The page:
Joint fluid aspiration, or arthrocentesis, is one of the most useful and commonly performed procedures for the diagnosis and treatment of rheumatic diseases, but to date no definite guidelines have been published. For this reason, a group of experts of the Italian Society of Rheumatology (SIR) produced evidence based recommendations for performing arthrocentesis. Among them, the most relevant are: a) arthrocentesis is necessary when synovial effusion of unknown origin is present, especially if septic or crystal arthritis is suspected; b) the patient should be clearly informed of the benefits and risks of the procedure in order to give an informed consent; c) ultrasonography should be used to facilitate arthrocentesis in difficult joints; d) fluid evacuation often has a therapeutic effect and facilitates the success of the following intraarticular injection; e) careful skin disinfection and the use of sterile, disposable material is mandatory for avoiding septic complications. Disposable, non sterile gloves should always be used by the operator, mainly for his own protection; f) contraindications are the presence of skin lesions or infections in the area of the puncture; g) the patient's anticoagulant treatment is not a contraindication, providing the therapeutic range is not exceeded; h) joint rest after arthrocentesis is not indicated. Several of these recommendations were based on experts' opinion rather than on published evidence which is scanty.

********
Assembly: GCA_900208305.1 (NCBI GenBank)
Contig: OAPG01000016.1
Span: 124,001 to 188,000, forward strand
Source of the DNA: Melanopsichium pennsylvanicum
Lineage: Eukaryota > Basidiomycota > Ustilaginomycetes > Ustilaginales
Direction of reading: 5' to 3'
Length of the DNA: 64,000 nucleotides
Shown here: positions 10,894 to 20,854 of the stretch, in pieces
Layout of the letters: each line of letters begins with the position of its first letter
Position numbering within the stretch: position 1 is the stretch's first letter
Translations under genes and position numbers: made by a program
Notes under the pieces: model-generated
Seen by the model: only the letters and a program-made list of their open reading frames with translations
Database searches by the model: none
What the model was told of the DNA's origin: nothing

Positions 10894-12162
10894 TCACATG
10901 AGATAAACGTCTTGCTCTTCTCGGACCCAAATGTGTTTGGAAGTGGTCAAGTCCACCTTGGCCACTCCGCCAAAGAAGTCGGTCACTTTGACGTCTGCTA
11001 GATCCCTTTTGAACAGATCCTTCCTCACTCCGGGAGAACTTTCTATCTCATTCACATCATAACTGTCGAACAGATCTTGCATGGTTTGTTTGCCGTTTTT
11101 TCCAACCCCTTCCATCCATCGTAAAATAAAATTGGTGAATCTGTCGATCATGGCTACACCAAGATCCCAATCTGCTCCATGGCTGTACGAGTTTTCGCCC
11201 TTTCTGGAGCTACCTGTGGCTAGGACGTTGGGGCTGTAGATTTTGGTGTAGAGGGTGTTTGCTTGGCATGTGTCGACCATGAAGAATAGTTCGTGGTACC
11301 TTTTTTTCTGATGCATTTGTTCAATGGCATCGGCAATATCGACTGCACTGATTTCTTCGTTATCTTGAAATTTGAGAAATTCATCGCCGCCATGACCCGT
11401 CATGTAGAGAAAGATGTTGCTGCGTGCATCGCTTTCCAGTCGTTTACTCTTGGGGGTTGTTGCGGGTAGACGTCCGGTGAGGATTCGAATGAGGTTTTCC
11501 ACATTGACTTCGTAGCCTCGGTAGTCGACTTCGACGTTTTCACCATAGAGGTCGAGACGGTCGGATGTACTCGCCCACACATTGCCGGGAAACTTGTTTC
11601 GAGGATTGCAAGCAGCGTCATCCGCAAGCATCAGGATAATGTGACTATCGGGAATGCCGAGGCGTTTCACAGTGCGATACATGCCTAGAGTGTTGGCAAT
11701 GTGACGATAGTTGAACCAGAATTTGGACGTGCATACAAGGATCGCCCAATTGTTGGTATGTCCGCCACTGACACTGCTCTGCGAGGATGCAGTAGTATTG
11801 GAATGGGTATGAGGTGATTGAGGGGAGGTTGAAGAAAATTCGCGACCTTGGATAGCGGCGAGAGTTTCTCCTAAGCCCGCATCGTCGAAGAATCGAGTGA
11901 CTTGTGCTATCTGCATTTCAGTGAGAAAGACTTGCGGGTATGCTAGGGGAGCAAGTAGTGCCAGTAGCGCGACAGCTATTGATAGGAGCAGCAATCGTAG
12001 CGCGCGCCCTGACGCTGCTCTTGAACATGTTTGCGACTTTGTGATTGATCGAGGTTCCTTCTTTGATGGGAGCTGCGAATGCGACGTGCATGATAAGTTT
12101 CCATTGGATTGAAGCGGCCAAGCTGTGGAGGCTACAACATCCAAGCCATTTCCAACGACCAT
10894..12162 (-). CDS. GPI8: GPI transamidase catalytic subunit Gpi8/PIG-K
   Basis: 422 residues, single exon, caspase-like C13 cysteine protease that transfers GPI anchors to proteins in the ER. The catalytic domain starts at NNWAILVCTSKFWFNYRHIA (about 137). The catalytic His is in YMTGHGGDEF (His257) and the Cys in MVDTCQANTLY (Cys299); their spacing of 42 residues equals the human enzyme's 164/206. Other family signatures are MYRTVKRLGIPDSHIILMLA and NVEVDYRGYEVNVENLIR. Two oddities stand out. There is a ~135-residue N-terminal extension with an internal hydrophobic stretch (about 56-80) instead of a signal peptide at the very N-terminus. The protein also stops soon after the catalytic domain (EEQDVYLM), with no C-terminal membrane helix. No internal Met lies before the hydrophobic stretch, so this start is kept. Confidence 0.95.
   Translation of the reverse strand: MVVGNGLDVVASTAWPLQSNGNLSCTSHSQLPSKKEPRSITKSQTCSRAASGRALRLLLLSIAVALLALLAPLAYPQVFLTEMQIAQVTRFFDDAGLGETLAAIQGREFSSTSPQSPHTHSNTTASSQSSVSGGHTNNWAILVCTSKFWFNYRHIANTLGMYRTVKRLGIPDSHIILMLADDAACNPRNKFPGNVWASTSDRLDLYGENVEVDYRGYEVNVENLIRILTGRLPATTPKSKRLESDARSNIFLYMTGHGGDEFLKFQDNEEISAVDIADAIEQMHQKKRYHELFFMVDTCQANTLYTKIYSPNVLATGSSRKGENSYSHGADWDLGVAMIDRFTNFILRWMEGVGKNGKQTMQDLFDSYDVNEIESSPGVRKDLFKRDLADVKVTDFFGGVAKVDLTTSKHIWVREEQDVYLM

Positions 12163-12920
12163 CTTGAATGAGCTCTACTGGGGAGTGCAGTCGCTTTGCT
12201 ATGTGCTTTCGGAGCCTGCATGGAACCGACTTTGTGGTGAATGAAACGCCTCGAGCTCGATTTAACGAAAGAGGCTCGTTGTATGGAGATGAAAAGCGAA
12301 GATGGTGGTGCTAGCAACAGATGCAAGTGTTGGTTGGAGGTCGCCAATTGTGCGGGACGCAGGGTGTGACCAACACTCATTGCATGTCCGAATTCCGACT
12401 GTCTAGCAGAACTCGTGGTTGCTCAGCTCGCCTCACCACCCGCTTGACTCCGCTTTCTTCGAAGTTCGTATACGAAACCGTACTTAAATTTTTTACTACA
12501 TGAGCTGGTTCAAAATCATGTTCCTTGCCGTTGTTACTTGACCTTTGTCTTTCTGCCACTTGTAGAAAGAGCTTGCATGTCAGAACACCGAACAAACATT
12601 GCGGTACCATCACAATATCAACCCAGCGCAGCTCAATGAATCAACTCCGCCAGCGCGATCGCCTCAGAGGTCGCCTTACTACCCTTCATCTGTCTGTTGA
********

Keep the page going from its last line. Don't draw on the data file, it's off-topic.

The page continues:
Raccomandazioni della Società Italiana di reumatologia per l’esecuzione dell’artrocentesi.

TROTTA, Francesco
2007

Abstract

Joint fluid aspiration, or arthrocentesis, is one of the most useful and commonly performed procedures for the diagnosis and treatment of rheumatic diseases, but to date no definite guidelines have been published. For this reason, a group of experts of the Italian Society of Rheumatology (SIR) produced evidence based recommendations for performing arthrocentesis. Among them, the most relevant are: a) arthrocentesis is necessary when synovial effusion of unknown origin is present, especially if septic or crystal arthritis is suspected; b) the patient should be clearly informed of the benefits and risks of the procedure in order to give an informed consent; c) ultrasonography should be used to facilitate arthrocentesis in difficult joints; d) fluid evacuation often has a therapeutic effect and facilitates the success of the following intraarticular injection; e) careful skin disinfection and the use of sterile, disposable material is mandatory for avoiding septic complications. Disposable, non sterile gloves should always be used by the operator, mainly for his own protection; f) contraindications are the presence of skin lesions or infections in the area of the puncture; g) the patient's anticoagulant treatment is not a contraindication, providing the therapeutic range is not exceeded; h) joint rest after arthrocentesis is not indicated. Several of these recommendations were based on experts' opinion rather than on published evidence which is scanty.
Punzi, L.; Cimmino, M. A.; Frizziero, L; V., Gerloni; W., Grassi; V., Modena; C., Montecucco; R., Ramonda; F., Schiavon; A., Spadaro; Trotta, Francesco
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Utilizza questo identificativo per citare o creare un link a questo documento: https://hdl.handle.net/11392/519388
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